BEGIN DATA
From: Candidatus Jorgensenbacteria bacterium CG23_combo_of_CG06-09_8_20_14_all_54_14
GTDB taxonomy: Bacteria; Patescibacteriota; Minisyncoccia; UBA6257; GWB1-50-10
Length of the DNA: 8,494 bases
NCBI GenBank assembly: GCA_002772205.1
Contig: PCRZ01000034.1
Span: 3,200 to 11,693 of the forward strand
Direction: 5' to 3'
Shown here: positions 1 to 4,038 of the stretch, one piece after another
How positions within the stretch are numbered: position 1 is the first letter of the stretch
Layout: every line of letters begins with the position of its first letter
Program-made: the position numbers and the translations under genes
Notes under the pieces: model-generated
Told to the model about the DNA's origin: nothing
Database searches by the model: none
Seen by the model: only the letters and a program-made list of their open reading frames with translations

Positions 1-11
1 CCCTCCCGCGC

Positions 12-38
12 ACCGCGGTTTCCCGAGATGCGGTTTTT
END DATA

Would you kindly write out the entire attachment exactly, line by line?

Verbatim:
From: Candidatus Jorgensenbacteria bacterium CG23_combo_of_CG06-09_8_20_14_all_54_14
GTDB taxonomy: Bacteria; Patescibacteriota; Minisyncoccia; UBA6257; GWB1-50-10
Length of the DNA: 8,494 bases
NCBI GenBank assembly: GCA_002772205.1
Contig: PCRZ01000034.1
Span: 3,200 to 11,693 of the forward strand
Direction: 5' to 3'
Shown here: positions 1 to 4,038 of the stretch, one piece after another
How positions within the stretch are numbered: position 1 is the first letter of the stretch
Layout: every line of letters begins with the position of its first letter
Program-made: the position numbers and the translations under genes
Notes under the pieces: model-generated
Told to the model about the DNA's origin: nothing
Database searches by the model: none
Seen by the model: only the letters and a program-made list of their open reading frames with translations

Positions 1-11
1 CCCTCCCGCGC

Positions 12-38
12 ACCGCGGTTTCCCGAGATGCGGTTTTT